It has been zero days since the last sexist incident in tech

[Content warning: sexual objectification.]

Obie Fernandez is the author of The Rails Way, the editor of Addison-Wesley’s Professional Ruby Series, and a co-founder and CTO of Javelin, a startup that builds “tools and services to help you change your world”.

Fernandez also, apparently, can’t talk about technology without reminding everybody that he has, on some occasion or another, had sex. Despite being a CTO, he also apparently doesn’t know that the Internet doesn’t have an erase button — which goes to show you that extremely poor judgment doesn’t stop you from getting copious VC funding for your company, if you’re male.

A screenshot of a tweet from Obie Fernandez, which he later deleted

Fernandez’s Twitter bio declares, “Author, Programmer, Dad”. Usually (certainly not always, I’m aware!) being a dad implies that you have had sex at least once. But it’s so important for Fernandez to remind us that he has had sex — with people of multiple ages — that he also has to inject tortured sexual analogies into what could have been a perfectly benign programming language flame war.

At 8:36 PM tonight (in my time zone, anyway, Fernandez tweeted, “still not sure exactly what I’m supposed to apologize for other than being a bit crass about 20-year old people.”

By 9:11 PM, Fernandez had evidently thought about it deeply and carefully enough to issue a retraction. I guess the “lean startup” approach is so powerful that its adherents can go from sneering at their critics (including a risible attempt to backjustify his sexism with an appeal to pansexuality — folks, we’ve been over that already) to heartfelt apology in less than 40 minutes. (I fear that his apology may not be entirely heartfelt, though, as he quickly moved on to declaring that he’s “not a sexist” and attempting to pay for his blunder by citing all the women he hires.)

Readers of this blog are aware that one asshat in tech would have little effect on his own, if he were indeed an isolated case. They are equally aware that Fernandez is no anomaly of asshaberdashery. I think the hapless Fernandez is providing us with a valuable lesson: the message to “not feed the trolls” is a dangerous one. While any given individual absolutely can and should disengage with trolls when necessary to protect their physical and mental health, engaging with them can have value. Judging from his Twitter avatar, Mr. Fernandez is at least 30 years old. That makes 30 years or more in which not a single person in his life has told him that the world generally does not need to know that he has done a sex. Perhaps his demeanor makes them afraid to challenge him. Perhaps they don’t think it’s worth the time. Who knows? But at one point in his life, one presumes that he was impressionable — one knows that he’s impressionable, since nobody acts like he does unless they get rewarded for it. Rewarded with laughs, with buddy-buddy slaps on the back from fellow bros, with congratulations on how delightfully politically incorrect he is, with 1.5 million dollars of venture capital money from the likes of Mark Suster, Eric Ries, and 500 Startups.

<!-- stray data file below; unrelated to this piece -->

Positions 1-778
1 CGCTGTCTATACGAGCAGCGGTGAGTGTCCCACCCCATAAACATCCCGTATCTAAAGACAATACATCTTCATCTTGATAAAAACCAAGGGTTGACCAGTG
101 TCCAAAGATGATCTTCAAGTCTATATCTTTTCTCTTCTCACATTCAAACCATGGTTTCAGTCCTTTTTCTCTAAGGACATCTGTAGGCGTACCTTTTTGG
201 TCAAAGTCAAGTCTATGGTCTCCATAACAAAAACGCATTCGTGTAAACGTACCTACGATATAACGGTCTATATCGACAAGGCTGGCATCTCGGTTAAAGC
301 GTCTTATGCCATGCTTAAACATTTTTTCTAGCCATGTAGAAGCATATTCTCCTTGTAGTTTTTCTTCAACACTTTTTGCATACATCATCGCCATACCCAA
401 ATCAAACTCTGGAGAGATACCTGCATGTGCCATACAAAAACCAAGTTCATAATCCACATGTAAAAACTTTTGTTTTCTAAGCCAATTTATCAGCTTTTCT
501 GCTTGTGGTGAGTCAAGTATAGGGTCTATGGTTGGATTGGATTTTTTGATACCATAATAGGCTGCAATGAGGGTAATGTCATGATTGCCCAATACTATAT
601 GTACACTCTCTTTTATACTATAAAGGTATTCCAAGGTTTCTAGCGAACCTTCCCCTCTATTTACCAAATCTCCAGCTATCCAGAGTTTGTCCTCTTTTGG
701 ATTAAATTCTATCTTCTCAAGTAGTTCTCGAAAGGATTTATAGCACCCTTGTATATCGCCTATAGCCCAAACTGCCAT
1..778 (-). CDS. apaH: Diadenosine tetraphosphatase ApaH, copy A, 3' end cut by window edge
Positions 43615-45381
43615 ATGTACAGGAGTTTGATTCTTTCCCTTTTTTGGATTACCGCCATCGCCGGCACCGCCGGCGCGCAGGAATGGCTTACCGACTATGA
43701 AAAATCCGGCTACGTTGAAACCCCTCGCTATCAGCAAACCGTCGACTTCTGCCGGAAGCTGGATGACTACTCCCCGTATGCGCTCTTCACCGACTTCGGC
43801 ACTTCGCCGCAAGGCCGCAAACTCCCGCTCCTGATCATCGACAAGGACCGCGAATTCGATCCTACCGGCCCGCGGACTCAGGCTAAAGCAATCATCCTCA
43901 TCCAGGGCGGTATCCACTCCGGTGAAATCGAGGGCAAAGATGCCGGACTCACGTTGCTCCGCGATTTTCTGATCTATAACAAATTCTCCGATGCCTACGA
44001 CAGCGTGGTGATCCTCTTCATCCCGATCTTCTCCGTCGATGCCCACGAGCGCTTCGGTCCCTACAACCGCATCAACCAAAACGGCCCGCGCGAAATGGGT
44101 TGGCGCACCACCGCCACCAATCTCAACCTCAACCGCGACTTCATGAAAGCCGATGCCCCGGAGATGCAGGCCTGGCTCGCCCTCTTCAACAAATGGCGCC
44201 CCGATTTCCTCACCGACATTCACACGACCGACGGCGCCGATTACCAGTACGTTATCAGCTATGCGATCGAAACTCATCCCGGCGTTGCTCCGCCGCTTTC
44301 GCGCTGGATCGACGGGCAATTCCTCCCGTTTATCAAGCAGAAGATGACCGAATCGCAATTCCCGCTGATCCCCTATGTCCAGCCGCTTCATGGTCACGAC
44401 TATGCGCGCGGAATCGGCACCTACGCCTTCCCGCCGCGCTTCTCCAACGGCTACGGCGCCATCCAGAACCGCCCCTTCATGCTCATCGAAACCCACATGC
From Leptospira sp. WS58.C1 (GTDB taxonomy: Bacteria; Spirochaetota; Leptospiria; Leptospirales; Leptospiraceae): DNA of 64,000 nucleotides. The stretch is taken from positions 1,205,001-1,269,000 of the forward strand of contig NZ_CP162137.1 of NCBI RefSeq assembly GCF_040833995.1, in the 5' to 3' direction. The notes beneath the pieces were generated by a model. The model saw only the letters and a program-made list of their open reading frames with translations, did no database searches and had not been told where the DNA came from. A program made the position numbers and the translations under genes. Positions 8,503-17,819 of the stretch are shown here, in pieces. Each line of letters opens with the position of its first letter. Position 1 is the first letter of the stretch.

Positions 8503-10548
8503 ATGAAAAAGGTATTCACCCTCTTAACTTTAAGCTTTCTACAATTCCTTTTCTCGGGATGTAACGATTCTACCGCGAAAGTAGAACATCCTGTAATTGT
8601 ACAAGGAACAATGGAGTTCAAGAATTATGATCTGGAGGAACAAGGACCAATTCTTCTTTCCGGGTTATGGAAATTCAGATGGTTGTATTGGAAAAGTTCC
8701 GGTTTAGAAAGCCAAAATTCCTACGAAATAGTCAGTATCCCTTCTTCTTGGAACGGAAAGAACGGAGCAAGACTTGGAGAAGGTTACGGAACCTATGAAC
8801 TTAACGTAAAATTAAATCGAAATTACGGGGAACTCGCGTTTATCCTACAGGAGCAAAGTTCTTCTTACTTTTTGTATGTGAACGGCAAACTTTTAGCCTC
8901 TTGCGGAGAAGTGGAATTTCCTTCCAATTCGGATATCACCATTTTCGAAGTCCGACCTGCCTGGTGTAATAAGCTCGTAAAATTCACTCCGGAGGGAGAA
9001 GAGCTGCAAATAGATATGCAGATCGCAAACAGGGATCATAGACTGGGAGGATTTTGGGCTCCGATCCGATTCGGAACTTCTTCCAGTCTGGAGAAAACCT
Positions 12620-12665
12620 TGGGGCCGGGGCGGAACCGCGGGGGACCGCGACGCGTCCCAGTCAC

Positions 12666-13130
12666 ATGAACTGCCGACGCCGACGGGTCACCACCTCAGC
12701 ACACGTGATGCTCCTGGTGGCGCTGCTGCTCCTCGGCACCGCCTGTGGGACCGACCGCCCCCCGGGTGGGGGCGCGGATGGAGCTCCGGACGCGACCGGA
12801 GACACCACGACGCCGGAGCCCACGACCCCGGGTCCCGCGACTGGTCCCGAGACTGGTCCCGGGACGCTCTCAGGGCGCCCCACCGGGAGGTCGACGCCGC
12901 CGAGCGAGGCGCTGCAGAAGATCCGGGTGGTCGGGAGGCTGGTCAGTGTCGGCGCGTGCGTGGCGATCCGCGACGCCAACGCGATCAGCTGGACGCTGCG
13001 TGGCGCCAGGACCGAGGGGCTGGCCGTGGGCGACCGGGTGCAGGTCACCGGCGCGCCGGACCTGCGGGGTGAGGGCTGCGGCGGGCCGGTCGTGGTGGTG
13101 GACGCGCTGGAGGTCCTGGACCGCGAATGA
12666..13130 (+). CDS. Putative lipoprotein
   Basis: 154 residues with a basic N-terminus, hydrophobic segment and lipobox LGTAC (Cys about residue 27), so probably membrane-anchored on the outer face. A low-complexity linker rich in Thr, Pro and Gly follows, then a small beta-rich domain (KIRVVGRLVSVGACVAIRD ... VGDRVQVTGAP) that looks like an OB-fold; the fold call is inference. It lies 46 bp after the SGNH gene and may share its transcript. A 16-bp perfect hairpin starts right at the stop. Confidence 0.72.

Back when I was first dabbling in Usenet in the mid-1990s, it was conventional wisdom that trolls were usually children sitting at a computer in their mothers’ basements. That, in other words, they had no real power other than the ability to rustle a few jimmies for a moment. It’s 2014 now, and some of those children have grown up and become technology executives — people with hiring and firing power, with a lot of control over a big part of the economy. If the adults in the room had spent a bit more time trying to socialize those children (because clearly, they weren’t getting it from their parents) and less time stating their troll-starving prowess, perhaps we would be able to attend a conference without hearing about some guy’s crotch.